“On his way back, he had a strange feeling, a foreboding. Something was wrong – but what!? He went into super quiet mode just like his Grandfather had taught him when they were stalking a deer. He took his time working his way down the grade; all around him were red sumac and berry briers. His rifle ready – for some reason, his hair started to stand up along his forearms – something was wrong. As he broke out into the open, a movement caught his eye and suddenly the hair on the back of his neck stood on end. There, not more than forty or so feet away was a red fox, or what was left of one as it weaved back and forth, frothing at the mouth. Most of its fur was gone and its eyes were unseeing. He froze and watched breathlessly. He’d heard that, in this condition, they wouldn’t see you, unless you moved, then they would attack. Even though he had a 22, he didn’t want to risk missing it. There were no trees large enough nearby to climb, and he seriously doubted if he could outrun it. He felt himself shaking like a leaf; he’d heard terrible stories about people who had been bitten by rabid animals and the horrible death that awaited them. Back in the day, he’d been told that they chained people suspected of having hydrophobia to a tree, so they wouldn’t bite anyone. There they would stay until they died. Holding his breath, he waited for it to clear the field. As it headed for the road, stumbling and weaving back and forth, he waited. As soon as it crossed the road, he ran across the open field, across the road, and up the drive, only turning to see where it had gone. For a moment, he couldn’t see it and wondered which way it’d gone. Then, in the distance, he saw its staggering form in the edge of the meadow just down the road. Breathlessly, he ran into the house gasping for air. Quickly he told Parry that there was a rabid fox in the meadow, just down the road. In one fluid movement, he was up and reaching for his shotgun. In a matter of seconds, he was outside walking briskly up the side of the road and into the meadow. They all waited breathlessly as he stalked the animal. A moment later, there was a loud shot and they knew Parry had killed it. For many days, he didn’t venture over there fearful of running into another rabid fox. This, along with other events, slid behind him as new adventures continued to unfold.”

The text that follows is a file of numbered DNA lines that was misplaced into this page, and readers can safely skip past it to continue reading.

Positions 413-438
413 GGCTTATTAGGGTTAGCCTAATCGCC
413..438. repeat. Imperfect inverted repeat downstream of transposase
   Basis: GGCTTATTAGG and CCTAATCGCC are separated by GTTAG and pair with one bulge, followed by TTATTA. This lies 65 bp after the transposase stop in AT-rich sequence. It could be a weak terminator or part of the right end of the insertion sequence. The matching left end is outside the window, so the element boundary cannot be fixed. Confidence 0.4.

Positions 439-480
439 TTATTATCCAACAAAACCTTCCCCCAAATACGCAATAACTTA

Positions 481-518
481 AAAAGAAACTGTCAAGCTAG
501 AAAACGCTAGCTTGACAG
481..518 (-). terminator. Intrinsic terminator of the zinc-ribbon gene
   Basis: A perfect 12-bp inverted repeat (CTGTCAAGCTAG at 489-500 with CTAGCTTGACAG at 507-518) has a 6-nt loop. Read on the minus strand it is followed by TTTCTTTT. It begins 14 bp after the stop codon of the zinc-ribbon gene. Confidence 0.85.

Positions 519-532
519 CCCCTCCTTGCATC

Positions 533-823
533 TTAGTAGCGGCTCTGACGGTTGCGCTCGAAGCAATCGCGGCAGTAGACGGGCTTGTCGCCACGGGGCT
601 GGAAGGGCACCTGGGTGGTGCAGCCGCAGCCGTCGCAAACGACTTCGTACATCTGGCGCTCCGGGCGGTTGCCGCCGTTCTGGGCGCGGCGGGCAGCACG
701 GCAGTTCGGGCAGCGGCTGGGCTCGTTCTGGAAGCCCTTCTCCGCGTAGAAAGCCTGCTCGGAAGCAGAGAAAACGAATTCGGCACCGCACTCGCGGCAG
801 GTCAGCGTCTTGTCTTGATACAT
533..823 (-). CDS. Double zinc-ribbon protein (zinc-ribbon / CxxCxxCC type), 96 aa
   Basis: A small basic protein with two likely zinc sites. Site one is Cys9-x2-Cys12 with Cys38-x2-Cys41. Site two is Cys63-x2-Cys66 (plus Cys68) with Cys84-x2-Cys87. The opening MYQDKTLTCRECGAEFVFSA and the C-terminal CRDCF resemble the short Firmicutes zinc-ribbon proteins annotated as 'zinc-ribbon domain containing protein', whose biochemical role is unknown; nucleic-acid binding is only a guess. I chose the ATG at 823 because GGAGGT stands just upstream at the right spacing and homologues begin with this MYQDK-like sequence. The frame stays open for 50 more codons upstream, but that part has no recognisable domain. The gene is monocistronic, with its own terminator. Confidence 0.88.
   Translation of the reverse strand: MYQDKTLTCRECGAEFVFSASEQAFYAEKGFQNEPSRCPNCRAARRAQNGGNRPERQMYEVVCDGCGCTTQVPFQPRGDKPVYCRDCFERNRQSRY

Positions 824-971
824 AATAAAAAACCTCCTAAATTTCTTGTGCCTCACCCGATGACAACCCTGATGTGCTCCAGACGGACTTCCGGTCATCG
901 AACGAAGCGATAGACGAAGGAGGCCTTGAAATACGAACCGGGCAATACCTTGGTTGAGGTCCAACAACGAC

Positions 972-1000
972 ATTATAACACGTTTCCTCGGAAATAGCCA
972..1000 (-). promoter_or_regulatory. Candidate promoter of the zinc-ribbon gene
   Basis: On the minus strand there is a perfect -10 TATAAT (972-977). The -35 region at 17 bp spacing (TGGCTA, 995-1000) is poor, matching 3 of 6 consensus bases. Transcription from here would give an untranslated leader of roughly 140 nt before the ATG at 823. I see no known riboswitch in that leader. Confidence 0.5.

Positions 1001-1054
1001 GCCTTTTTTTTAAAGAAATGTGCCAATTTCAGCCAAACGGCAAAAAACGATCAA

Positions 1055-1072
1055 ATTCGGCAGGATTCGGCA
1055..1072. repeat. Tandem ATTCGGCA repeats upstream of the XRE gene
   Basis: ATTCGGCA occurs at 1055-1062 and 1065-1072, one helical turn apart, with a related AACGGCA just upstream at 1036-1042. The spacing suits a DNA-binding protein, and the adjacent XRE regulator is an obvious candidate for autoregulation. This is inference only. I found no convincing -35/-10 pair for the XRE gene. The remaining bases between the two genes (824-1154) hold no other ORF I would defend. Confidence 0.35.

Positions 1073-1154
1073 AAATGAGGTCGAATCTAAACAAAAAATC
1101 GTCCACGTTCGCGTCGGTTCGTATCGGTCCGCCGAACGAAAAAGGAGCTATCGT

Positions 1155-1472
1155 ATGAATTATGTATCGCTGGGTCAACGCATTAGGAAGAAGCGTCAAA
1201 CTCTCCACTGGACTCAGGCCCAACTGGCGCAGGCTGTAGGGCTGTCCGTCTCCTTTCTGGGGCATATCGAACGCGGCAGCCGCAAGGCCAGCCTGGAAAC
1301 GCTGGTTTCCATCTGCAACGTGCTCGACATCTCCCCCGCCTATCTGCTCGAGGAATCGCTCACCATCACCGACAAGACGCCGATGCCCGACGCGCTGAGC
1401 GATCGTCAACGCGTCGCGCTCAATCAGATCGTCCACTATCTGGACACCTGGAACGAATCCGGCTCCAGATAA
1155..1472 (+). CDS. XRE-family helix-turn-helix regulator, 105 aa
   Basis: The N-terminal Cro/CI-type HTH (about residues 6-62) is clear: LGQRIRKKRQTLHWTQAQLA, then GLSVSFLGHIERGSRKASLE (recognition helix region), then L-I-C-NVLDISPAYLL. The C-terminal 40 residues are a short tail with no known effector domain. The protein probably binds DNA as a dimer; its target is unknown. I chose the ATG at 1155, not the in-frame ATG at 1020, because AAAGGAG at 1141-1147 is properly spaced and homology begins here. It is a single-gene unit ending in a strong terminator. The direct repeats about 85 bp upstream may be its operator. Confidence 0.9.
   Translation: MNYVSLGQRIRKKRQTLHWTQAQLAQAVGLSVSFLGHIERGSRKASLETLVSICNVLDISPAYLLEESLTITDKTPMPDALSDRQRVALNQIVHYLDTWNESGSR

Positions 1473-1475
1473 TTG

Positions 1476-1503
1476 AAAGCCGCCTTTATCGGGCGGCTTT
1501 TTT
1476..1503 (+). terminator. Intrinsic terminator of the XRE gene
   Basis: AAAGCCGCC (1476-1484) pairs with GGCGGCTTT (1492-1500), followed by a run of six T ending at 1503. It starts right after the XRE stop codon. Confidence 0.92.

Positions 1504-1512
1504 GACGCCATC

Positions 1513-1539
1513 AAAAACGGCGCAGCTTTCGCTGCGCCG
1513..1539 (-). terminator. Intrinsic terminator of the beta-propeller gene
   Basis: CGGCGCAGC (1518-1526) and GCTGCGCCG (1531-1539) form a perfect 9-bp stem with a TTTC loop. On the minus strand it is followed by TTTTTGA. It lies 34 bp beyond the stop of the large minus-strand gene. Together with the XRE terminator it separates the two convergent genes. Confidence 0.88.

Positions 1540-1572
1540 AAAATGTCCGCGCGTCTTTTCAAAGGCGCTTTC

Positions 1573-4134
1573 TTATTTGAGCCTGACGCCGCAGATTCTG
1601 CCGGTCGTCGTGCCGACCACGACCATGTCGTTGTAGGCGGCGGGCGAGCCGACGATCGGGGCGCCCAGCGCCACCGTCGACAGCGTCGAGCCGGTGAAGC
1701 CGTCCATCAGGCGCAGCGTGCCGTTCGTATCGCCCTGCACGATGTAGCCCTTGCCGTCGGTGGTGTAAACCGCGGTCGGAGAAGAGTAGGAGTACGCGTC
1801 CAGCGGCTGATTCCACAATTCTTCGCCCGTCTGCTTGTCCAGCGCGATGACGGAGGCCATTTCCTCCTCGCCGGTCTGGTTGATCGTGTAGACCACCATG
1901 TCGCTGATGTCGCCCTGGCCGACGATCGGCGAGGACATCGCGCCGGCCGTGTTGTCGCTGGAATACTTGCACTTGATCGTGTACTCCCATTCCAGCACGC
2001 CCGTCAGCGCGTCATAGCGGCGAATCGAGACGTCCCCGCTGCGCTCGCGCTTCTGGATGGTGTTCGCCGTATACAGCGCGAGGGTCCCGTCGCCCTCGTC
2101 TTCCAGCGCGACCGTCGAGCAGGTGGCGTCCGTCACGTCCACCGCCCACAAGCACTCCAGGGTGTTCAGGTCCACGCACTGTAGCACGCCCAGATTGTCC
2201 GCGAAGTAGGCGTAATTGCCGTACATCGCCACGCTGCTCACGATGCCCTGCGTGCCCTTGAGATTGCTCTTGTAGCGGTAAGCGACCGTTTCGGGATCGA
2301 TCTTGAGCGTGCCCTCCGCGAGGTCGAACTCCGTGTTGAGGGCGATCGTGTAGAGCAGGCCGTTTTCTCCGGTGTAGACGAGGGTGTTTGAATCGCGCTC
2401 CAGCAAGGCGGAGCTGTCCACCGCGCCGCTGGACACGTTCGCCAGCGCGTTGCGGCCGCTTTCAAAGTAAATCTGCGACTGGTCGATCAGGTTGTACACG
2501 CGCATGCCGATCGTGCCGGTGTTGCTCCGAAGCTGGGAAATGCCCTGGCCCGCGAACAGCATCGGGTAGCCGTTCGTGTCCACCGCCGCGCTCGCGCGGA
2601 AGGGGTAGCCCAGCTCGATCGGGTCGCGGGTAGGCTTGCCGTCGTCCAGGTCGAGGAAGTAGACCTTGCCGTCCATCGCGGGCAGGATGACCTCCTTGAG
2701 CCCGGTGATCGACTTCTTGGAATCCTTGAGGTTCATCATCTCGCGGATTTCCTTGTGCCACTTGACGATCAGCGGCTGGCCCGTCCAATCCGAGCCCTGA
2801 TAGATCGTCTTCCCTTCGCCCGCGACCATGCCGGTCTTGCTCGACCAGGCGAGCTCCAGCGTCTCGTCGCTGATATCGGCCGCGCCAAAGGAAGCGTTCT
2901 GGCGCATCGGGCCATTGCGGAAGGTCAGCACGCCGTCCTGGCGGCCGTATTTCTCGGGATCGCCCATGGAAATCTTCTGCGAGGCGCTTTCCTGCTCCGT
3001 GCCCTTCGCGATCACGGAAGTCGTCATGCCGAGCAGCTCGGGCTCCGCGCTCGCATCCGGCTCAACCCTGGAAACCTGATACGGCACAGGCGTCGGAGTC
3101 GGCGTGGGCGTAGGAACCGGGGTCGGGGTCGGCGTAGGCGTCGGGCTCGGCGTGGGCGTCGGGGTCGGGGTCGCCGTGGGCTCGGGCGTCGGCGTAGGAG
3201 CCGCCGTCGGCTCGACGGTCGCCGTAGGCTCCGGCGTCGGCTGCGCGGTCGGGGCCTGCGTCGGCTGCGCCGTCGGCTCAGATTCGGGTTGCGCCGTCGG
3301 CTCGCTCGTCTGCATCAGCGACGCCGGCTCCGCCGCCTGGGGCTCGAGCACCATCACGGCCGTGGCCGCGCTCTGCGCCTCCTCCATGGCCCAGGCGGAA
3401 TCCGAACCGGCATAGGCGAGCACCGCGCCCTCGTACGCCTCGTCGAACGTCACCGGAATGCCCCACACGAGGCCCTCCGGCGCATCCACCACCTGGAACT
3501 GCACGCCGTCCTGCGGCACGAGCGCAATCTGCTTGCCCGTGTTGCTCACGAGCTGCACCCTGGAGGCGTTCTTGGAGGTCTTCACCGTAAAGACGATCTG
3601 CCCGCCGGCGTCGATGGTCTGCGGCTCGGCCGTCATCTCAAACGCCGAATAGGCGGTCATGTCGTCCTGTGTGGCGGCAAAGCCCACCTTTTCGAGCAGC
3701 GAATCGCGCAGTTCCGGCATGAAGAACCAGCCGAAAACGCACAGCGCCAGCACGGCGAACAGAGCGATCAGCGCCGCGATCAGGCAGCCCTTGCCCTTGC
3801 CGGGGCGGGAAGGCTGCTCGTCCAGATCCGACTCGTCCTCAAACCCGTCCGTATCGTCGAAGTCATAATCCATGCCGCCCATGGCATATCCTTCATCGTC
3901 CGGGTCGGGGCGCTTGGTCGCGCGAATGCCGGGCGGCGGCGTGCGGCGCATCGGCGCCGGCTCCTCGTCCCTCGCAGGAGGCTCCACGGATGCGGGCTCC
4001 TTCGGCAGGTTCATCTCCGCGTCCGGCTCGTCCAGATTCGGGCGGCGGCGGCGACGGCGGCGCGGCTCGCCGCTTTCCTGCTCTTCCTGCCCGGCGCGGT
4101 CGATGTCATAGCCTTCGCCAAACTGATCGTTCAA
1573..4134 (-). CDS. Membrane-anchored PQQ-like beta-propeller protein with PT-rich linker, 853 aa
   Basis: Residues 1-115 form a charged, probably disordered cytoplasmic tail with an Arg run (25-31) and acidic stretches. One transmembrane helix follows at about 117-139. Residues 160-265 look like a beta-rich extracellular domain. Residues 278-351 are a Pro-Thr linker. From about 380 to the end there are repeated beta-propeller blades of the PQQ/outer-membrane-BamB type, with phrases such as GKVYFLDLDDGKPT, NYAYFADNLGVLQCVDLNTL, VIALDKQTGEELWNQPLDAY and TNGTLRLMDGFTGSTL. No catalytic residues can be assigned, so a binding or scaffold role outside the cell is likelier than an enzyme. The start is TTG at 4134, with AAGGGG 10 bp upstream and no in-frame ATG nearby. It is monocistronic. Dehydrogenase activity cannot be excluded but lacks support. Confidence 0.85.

“Cal was driving the lead car, the Volker’s blue and white 57 Chevy. Behind him, Len was driving the fully loaded station wagon. It was on this day that his driving skills would mean the difference between life and death for a child. Marion was sitting in the front seat, her sister in the back with Kathie and Paula. The trunk was packed to the max. They had been making good time and were coming down a hill on South Salinas Street in Syracuse when suddenly Cal saw a movement to his right on the other side of a row of parked cars. The movement was ever so slight with a flash of color just above the parked car’s windows. Given that several small boys were playing kickball just beyond, he visualized the body of a small boy running parallel to the other side of the parked cars, whose trajectory would put him in front of the car in the next couple of seconds. Cal knew the child must be bent over as he chased the ball and, as he’d calculated, the ball appeared, bumping over the uneven pavement only a few yards ahead of him. He knew instinctively what was coming next and hit the brakes with all the pressure he could apply. All the women in the car screamed when they were suddenly thrown forward. They didn’t know what had just happened, until they saw the head of a small child appear right in front of the car, still after the ball. Cal was shaking all over while they were congratulating him on his fast reflexes. The rest of the trip went without mishap, but that incident was something he’d never forget. He was always watchful, for small children when driving, particularly when he knew they were playing in the area.”